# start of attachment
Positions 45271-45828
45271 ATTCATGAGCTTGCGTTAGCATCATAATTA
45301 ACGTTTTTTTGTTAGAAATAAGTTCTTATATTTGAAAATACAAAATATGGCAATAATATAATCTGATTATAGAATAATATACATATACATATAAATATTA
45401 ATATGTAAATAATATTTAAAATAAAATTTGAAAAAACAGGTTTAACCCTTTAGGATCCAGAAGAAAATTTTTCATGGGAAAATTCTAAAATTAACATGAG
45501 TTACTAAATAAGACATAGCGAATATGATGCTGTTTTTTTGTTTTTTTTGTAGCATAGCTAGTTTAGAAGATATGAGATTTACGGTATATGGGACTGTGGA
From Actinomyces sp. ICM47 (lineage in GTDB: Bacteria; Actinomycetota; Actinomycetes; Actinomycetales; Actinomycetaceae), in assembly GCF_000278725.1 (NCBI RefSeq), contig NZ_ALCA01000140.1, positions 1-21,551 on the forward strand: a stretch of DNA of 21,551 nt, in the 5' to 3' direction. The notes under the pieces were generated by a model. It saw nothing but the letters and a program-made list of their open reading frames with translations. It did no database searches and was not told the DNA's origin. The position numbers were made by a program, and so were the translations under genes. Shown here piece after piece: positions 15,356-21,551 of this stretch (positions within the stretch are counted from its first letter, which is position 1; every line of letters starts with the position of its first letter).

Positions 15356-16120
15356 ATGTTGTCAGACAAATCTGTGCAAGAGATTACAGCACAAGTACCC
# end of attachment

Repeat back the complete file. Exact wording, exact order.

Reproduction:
Positions 45271-45828
45271 ATTCATGAGCTTGCGTTAGCATCATAATTA
45301 ACGTTTTTTTGTTAGAAATAAGTTCTTATATTTGAAAATACAAAATATGGCAATAATATAATCTGATTATAGAATAATATACATATACATATAAATATTA
45401 ATATGTAAATAATATTTAAAATAAAATTTGAAAAAACAGGTTTAACCCTTTAGGATCCAGAAGAAAATTTTTCATGGGAAAATTCTAAAATTAACATGAG
45501 TTACTAAATAAGACATAGCGAATATGATGCTGTTTTTTTGTTTTTTTTGTAGCATAGCTAGTTTAGAAGATATGAGATTTACGGTATATGGGACTGTGGA
From Actinomyces sp. ICM47 (lineage in GTDB: Bacteria; Actinomycetota; Actinomycetes; Actinomycetales; Actinomycetaceae), in assembly GCF_000278725.1 (NCBI RefSeq), contig NZ_ALCA01000140.1, positions 1-21,551 on the forward strand: a stretch of DNA of 21,551 nt, in the 5' to 3' direction. The notes under the pieces were generated by a model. It saw nothing but the letters and a program-made list of their open reading frames with translations. It did no database searches and was not told the DNA's origin. The position numbers were made by a program, and so were the translations under genes. Shown here piece after piece: positions 15,356-21,551 of this stretch (positions within the stretch are counted from its first letter, which is position 1; every line of letters starts with the position of its first letter).

Positions 15356-16120
15356 ATGTTGTCAGACAAATCTGTGCAAGAGATTACAGCACAAGTACCC